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The news is out; Symantec has decided to split itself into two smaller companies. 2014 seems to be the year of fracturing companies as Hewlett-Packard and eBay have already made the same decision a few weeks prior to Symantec’s decision.

The announcement was made in October by Michael Brown, the CEO and President of Symantec. The split will create two new organizations; one that will deal solely with data storage and one that will focus on security programs.   Symantec helped pioneer anti-hacking techniques and is the creator of the Norton antivirus software. However, it found itself struggling the maintain growth as PC sales dropped and it lost pace in the security and storage industries. By deciding to take the initiative to break the company up, Symantec is hoping to become more agile, focused and drive growth as a result. The transition is expected to be finalized by the end of 2015.   The separation of the security and storage businesses of Symantec may also spark interest in some larger companies like EMC and Hewlett-Packard that are interested in acquiring stand-alone security or storage businesses.

"It has become clear that winning in both security and information management requires distinct strategies, focused investments and go-to market innovation. Separating Symantec into two, independent publicly traded companies will provide each business the flexibility and focus to drive growth and enhance shareholder value." - Michael Brown, CEO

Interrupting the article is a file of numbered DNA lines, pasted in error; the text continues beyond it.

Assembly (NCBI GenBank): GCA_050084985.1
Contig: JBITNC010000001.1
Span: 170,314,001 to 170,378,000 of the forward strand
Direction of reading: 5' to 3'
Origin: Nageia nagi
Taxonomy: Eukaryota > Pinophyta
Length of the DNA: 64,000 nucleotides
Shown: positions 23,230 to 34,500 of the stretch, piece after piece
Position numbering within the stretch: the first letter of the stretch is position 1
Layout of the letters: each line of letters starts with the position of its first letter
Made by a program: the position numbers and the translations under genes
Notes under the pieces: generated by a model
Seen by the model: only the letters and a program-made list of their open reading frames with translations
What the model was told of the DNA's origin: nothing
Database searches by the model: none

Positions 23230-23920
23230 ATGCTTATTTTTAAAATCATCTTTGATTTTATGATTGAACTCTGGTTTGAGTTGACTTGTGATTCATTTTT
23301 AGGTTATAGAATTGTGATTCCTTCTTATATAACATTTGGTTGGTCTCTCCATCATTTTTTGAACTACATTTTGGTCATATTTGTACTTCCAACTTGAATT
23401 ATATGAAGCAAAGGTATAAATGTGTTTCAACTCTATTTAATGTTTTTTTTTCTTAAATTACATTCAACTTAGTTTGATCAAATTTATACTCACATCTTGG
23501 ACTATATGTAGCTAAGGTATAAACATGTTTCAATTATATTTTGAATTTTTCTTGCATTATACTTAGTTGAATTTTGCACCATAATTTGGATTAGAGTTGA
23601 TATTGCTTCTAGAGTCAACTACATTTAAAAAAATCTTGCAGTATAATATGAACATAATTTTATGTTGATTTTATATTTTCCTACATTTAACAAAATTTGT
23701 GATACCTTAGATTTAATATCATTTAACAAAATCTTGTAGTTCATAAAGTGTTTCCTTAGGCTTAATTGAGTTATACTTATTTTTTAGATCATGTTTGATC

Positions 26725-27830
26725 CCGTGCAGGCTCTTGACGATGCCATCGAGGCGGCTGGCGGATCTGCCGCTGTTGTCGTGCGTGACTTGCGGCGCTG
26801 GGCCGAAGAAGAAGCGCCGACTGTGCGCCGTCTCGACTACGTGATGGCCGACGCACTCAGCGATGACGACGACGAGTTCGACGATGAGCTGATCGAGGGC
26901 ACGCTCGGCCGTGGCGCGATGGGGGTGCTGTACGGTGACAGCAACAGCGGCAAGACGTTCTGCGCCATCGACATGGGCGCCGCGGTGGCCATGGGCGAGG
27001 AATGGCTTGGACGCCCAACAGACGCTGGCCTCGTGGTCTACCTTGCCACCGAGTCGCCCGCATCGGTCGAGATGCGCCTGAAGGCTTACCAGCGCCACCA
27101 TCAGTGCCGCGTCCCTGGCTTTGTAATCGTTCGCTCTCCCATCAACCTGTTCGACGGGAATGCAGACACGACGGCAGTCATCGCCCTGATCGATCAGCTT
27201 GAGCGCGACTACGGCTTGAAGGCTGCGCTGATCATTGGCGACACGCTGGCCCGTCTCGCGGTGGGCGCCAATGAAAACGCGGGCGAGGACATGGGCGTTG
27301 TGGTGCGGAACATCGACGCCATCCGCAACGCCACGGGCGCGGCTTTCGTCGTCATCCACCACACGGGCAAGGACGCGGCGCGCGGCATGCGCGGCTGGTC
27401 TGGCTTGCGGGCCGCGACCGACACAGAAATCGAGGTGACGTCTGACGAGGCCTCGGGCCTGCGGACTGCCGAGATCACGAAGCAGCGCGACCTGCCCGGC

Not only is a decision like this financially smart but it has a huge technical advantage for consumers and customers. It has long been obvious that Symantec’s two areas of business weren’t compatible. The data security and storage industries lack overlapping areas and require very different skill sets. But by dividing the company, the two new organizations can focus their resources on the technology within their own spheres, allowing for more innovation and better products and support.   There might be another benefit to the split as well. Before being acquired by Symantec in 2005, Veritas was an industry leader and was considered the best in the business. However, Symantec was unable to give it the focus and drive it needed to continue to strive in its industry. As a result, its products began to lose market share value. This new division will allow it a chance to start rebuilding itself to its former glory. In time, the world might see the high standard industry leading products it had been seeing before the acquisition.   Choosing to divide and conquer was the best choice Symantec could have made facing the declining rate of PC sales and lack of internal focus on its two businesses. The tech world will surely find a new influx of innovation products in both the storage and security world.

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